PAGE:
Download Free The Druids Lodge Confederacy Book in PDF and EPUB Free Download. You can read online The Druids Lodge Confederacy and write the review.

The Druid's Lodge Confederates were a syndicate of five inspired gamblers - a stud owner, a royal vet, a master of foxhounds, and two city financiers - who decided that racing could, and would, pay handsomely. In total secrecy, from isolated, purpose-built stables near Stonehenge, the 'Hermits of Salisbury Plain' prepared a string of horses to secure some of the most fabulous betting coups ever landed on the turf.
The powerful second novel in Tim Pears's acclaimed West Country trilogy. Two teenagers, bound by love yet divided by fate, forge separate paths in England before World War I. 1912. Leo Sercombe is on a journey. Aged thirteen and banished from the secluded farm of his childhood, he travels through Devon, grazing on berries and sleeping in the woods. Behind him lies the past, and before him the West Country, spread out like a tapestry. But a wanderer is never alone for long, try as he might--and soon Leo is taken in by gypsies, with their wagons, horses, and vivid attire. Yet he knows he cannot linger, and must forge on toward the western horizon. Leo's love, Lottie, is at home. Life on the estate continues as usual, yet nothing is as it was. Her father is distracted by the promise of new love and Lottie is increasingly absorbed in the natural world: the profusion of wild flowers in the meadow, the habits of predators, and the mysteries of anatomy. And of course, Leo is absent. How will the two young people ever find each other again? In The Wanderers, Tim Pears's writing, both transcendental and sharply focused, reaches new heights, revealing the beauty and brutality that coexist in nature. Timeless, searching, charged with raw energy and gentle humor, this is a delicately wrought tale of adolescence; of survival; of longing, loneliness, and love.
On Wednesday 4 June 1913, fledgling newsreel cameras captured just over two-and-a-half minutes of neverto-be-forgotten British social and sporting history. The 250,000 people thronging Epsom Downs carried with them a quartet of combustible elements: a fanatical, publicity-hungry suffragette; a scapegoat for the Titanic disaster and the pillar of the Establishment who bore him a personal grudge; a pair of feuding jockeys at odds over money and glory; and, finally, at the heart of the action, two thoroughbred horses - one a vicious savage and one the consummate equine athlete. Taken together, this was a recipe for the most notorious horse race in British history. One hundred years on, this particular Derby Day is remembered for two reasons: the fatal intervention of Emily Davison, a militant suffragette who brought down the King's runner, and the controversial disqualification of Bower Ismay's horse Craganour on the grounds of rough riding - the first and only time a Derby-winner has forfeited its title for this reason. The sensation of Davison's questionable interference in the name of suffrage has overshadowed the outrage of Craganour's disqualification and the intricate reasons behind it. Now, with a view to allowing this scandal the attention it deserves, Michael Tanner replays the most dramatic day in Turf history - and finally uncovers the truth of the Suffragette Derby.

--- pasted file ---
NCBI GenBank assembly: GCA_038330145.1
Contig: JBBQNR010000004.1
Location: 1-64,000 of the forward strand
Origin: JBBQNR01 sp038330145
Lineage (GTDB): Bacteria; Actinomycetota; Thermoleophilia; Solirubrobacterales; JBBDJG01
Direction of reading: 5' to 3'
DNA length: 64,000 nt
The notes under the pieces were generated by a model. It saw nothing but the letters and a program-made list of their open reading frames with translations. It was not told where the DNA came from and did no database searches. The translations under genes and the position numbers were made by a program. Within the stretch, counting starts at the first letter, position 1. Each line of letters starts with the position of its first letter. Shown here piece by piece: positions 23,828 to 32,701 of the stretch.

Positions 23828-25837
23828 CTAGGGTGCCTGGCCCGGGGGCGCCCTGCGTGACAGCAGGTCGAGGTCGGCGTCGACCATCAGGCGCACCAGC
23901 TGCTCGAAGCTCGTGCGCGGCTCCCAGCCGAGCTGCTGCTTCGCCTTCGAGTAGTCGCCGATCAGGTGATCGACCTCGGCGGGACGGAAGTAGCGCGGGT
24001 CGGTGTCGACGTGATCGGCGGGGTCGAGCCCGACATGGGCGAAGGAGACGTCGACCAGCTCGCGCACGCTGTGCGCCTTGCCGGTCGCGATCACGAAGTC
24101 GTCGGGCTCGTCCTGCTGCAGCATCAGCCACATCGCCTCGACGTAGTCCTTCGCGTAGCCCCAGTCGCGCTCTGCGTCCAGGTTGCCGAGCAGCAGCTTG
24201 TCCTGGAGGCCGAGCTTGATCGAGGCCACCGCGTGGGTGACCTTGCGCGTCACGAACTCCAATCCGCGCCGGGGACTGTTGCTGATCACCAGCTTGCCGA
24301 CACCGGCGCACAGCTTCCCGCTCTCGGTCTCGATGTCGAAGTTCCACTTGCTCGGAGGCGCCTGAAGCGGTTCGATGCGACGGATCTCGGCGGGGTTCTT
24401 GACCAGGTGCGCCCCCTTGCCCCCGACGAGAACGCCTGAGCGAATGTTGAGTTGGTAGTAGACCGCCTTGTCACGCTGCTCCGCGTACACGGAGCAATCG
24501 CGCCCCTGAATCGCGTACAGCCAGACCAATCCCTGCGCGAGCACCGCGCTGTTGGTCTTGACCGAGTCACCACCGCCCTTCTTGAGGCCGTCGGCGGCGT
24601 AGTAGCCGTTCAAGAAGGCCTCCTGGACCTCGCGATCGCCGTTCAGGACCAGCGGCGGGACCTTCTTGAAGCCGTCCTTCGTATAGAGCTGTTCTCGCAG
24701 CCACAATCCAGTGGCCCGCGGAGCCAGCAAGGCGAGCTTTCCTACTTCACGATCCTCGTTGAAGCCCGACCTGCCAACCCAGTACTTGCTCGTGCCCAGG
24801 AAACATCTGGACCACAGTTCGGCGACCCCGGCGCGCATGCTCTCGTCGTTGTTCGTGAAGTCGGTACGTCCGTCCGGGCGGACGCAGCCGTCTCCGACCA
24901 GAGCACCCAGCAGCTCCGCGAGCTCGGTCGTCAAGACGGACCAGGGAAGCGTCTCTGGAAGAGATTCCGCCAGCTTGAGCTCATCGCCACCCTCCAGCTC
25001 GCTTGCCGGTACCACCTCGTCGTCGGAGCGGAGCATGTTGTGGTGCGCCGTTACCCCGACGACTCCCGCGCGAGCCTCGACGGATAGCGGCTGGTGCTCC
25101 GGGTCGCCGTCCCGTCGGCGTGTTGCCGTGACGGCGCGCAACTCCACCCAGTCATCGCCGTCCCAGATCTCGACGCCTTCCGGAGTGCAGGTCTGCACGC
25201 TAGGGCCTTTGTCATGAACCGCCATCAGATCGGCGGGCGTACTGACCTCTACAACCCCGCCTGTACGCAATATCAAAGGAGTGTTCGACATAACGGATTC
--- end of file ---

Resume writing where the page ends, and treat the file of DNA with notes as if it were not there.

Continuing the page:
The Scots & The Turf tells the story of the great contribution made to the world of Thoroughbred horse racing by the Scots and those of Scottish ancestry, past and present, culminating with the 2017 Grand National winner One For Arthur. The influence has been across the board, from jockeys to trainers and owners, as well as many legendary horses. Outstanding personalities include trainers Mark Johnston on the Flat and Alan King over jumps, five-time champion Flat jockey Willie Carson, and the greatest of all jumping enthusiasts, the late Queen Elizabeth The Queen Mother. While they are long established names, the 21st century has embraced a new roll of honour headed by One For Arthur’s trainer Lucinda Russell, Keith Dalgleish, who has established new records for a Scottish-based (Flat) trainer, and Lucy Alexander, a brilliant young lady jump jockey, and many others. Recognition of the part played by all those from north of the border is long overdue and The Scots & The Turf sets the record straight with a fascinating account of those who have helped make horse racing into the fabulous spectacle it is today.
This volume studies the formative period of racing between 1790 and 1914. This was a time when, despite the opposition of a respectable minority, attendance at horse races, betting on horses, or reading about racing increasingly became central leisure activities of much of British society. The author challenges many of our preconceptions about racing. He shows the importance of racing and betting to many of the middle classes in Victorian Britain; the very early commercialisation of the sport; and the limited power of the Jockey Club before the late 1860s. He explores the value of racing to the working classes, the gentry and aristocracy, tracing the sport's development in an age of technological change and the growth of the popular press.

Best Books